As Artificial Intelligence (AI) continues to evolve and expand, companies are seeing big changes in their field. Big name brands are investing in AI technology to enhance their products and services to better serve their customers.
The travel industry as a whole is disrupted by AI. From automobiles to railways, the way we get around is changing for the better. While the race for an autonomous car and improvements to our driving experience remain in the headlines, the airline industry is making strides as well.
Commercial airline travel is an economic engine which generated an estimated $168.2 billion in operating revenue in 2016. Ticket fares represented 74.5 percent of operating revenue or $125.2 billion, and airline passenger traffic is projected to double over the next two decades.
Today, leading airlines are exploring how AI can help them keep pace with customer demand and improve operational efficacy, speed and customer satisfaction. Below are a few changes we have seen, and what to expect in the near future.
AI-based virtual assistants help airline companies improve the productivity and efficiency of their pilots by reducing their repetitive tasks, such as changing radio channels, reading wind forecasts, and providing position information on request, among others. These recurring jobs can be handled by AI-enabled virtual assistants. Companies such as Garmin (US) offer AI-enabled audio panels, which are useful for pilots.
Virtual assistants are also used by airline companies to improve customer services. AI-enabled virtual assistance can provide instant answers to simple questions. Common questions include things like flight status or services/offerings (audio, video, Wi-Fi) on flights. This allows the human customer service representatives to attend to more important issues.
Along with that, virtual assistants are helping passengers book and plan for their trips, too. Many different companies are creating their own apps to help customers automate different tasks associated with travel. Gone are the days where you have to book your flights and hotels, rent a car, and managing your itinerary all on your own. AI and the virtual assistants within these apps are able to collect data from you through simple prompts, then automate the tasks for you.
Behind the scenes, companies are making changes on the back end to monitor the “health” of their aircrafts. Air Canada CEO Calin Rovinescu says advanced analytics are required to keep planes flying more than 16 hours a day to spread out its costs. AI systems can predict when maintenance is required even before a part is broken, allowing for quick repairs and minimized time on the ground.
“That kind of data on an ongoing basis will make our entire fleet much, much more efficient and that’s one of the real drivers, one of the real benefits of investing in new generation technology,” says Rovinescu.
So-called “health monitoring” of planes allows data to be analyzed more quickly and accurately, enabling preventative actions to be immediately conveyed to airlines. AI could eventually be used on all systems of aircraft, including brakes, generators, valves, engines, and avionics. This would extend the lives of parts and subsequently minimize disruptions, offering huge savings for operators. AI systems using natural language processing can scan millions of maintenance logs to predict component failure and recommend fixes as well.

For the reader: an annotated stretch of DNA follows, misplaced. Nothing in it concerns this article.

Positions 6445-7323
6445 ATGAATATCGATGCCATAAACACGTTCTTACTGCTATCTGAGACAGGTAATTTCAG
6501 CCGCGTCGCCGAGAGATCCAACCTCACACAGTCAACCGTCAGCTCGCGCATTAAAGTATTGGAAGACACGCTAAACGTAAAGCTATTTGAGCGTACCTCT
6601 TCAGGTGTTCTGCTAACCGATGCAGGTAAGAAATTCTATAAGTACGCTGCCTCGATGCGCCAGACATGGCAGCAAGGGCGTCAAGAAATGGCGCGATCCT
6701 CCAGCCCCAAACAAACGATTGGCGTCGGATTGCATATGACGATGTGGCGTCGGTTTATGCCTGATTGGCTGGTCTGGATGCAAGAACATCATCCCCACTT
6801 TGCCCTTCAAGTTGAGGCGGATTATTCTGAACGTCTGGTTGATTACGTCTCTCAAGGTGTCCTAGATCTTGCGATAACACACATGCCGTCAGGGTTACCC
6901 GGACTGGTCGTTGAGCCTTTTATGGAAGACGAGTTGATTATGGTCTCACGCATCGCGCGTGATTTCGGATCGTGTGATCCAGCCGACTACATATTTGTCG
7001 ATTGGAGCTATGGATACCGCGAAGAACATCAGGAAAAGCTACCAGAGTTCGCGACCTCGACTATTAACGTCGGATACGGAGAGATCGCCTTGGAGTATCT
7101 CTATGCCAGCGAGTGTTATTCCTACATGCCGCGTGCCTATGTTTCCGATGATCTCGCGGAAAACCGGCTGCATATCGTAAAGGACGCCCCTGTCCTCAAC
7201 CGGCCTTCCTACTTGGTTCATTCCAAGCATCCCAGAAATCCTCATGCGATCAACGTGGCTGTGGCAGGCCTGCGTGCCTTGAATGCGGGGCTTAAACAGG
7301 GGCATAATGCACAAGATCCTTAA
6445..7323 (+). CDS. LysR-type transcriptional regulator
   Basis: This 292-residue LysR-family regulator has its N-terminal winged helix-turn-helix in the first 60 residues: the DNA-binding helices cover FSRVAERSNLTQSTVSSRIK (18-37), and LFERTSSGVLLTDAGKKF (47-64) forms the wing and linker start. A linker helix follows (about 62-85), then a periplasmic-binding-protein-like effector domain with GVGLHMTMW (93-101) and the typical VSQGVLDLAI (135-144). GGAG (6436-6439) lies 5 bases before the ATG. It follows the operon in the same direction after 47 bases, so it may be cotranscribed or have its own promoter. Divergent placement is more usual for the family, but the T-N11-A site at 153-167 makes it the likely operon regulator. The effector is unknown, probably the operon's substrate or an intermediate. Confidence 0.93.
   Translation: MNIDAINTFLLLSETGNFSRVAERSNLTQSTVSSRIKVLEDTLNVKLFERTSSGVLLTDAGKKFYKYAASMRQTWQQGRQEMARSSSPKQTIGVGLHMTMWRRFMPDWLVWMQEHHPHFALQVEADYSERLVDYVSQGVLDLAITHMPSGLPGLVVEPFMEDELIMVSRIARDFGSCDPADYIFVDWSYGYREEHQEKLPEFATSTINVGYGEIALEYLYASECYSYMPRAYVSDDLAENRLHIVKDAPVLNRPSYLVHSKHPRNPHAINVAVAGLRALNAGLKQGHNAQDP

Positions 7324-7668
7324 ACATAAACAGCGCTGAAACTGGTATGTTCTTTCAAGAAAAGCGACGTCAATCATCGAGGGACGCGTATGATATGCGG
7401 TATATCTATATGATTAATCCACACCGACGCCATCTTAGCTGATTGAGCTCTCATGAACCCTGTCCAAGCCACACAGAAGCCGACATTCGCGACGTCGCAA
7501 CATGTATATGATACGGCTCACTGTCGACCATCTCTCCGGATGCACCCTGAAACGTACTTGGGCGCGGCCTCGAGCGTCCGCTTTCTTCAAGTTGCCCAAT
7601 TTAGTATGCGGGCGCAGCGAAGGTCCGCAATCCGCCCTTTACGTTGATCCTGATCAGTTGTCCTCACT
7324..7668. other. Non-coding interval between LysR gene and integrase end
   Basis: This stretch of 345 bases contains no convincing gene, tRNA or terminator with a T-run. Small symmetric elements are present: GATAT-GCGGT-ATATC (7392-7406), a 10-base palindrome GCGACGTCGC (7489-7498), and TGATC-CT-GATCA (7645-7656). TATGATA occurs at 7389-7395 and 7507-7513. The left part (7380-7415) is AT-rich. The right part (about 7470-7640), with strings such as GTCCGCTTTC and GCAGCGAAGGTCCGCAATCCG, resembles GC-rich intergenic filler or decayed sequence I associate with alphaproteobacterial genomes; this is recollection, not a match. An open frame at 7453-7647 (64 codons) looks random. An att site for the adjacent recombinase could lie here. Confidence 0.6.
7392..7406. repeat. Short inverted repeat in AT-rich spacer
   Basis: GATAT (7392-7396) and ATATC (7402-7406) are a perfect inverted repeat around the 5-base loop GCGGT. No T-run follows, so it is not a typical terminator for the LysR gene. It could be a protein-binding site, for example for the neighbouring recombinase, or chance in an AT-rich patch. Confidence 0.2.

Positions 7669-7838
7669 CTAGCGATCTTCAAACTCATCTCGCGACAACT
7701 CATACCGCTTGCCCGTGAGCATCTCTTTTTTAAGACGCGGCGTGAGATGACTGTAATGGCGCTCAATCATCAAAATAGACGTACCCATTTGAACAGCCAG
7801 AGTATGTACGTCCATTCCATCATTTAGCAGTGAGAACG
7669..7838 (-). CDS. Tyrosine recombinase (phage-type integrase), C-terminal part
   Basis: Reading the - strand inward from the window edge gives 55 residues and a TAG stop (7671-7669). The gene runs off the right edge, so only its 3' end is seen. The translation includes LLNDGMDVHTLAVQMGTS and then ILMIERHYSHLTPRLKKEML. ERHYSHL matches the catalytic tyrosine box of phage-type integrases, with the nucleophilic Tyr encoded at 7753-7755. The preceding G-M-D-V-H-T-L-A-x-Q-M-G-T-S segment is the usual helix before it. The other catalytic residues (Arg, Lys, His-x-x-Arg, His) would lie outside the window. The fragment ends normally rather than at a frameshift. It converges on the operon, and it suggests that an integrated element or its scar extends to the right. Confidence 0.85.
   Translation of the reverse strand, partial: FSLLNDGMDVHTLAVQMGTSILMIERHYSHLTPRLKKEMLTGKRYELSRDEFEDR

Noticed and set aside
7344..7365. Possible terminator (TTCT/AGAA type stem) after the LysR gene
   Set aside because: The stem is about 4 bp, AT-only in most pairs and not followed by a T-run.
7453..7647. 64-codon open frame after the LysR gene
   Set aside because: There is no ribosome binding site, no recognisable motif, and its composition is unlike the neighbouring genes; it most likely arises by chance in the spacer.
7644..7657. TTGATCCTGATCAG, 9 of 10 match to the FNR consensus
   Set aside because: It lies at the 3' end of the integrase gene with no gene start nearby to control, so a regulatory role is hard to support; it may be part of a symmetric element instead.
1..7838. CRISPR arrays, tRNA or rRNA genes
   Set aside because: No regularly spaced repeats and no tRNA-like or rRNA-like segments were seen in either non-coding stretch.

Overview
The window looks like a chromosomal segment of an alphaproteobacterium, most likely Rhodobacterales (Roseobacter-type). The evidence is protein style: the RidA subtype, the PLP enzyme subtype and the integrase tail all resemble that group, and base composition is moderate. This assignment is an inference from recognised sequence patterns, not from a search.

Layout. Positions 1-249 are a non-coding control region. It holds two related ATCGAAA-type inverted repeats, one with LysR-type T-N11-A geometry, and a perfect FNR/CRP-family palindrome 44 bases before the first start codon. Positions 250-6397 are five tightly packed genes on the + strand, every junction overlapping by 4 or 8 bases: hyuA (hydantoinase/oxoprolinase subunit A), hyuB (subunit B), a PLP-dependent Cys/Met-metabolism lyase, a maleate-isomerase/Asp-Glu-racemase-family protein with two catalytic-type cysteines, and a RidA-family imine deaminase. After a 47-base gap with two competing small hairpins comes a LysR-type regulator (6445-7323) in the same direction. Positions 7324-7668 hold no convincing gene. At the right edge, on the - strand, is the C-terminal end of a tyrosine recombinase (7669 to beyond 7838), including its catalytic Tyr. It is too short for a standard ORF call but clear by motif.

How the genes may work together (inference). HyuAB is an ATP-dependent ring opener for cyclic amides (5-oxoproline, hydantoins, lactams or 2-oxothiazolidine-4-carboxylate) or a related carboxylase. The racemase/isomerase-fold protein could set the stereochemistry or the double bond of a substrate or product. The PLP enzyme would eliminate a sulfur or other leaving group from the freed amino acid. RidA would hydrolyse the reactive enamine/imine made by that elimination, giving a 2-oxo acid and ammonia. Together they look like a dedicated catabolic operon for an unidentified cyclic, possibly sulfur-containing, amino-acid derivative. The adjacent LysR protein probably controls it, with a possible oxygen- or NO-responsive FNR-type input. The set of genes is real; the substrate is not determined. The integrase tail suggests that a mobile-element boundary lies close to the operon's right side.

Not only will this save money for airline companies and keep real-time data to project repairs, but it will keep travelers safer during their travels. Any issues with the planes are caught ahead of the flight and taken care of before a plane hits the runway. No more sitting on the runway for hours when they need to refuel or fix a part. With this upgrade to AI and aircraft repairs, companies are drastically decreasing the amount of delays passengers face due to malfunction. That is good news for all.
AI is already being used at airports and by airlines for a number of things. United Airlines has teamed up with Amazon Alexa to help customers check in and learn about their flights. Delta Air Lines is using self-service kiosks that use facial recognition technology to verify customer identity by matching customer faces to passport photos. Other airlines are using AI before customers even get to the airport, to upsell loyalty program passengers on business class upgrades or extra baggage by having AI automatically design the website checkout process to appeal to different groups of users.
AI can also help to reduce the problem of overbooking flights. By analyzing past flyer information and historical passenger data, as well as changing weather patterns for certain routes, AI could predict the likelihood that certain passengers won’t show up or will swap to another flight. The AI could then give ground staff up-to-the-minute information on how many people are likely to board. This could help the problem of having to remove passengers from planes that have already boarded.
AI is being explored in the commercial airline segment of the aviation industry and is being integrated across multiple areas including customer service, airport and flight operations. It’s projected that the cost of airport development, specifically improving and modernizing existing infrastructure and operations, will exceed $1 trillion over the next fifteen years. While the leading commercial passenger airlines are relatively early-adopters of AI, industry projections depict a business environment primed for innovation and automation.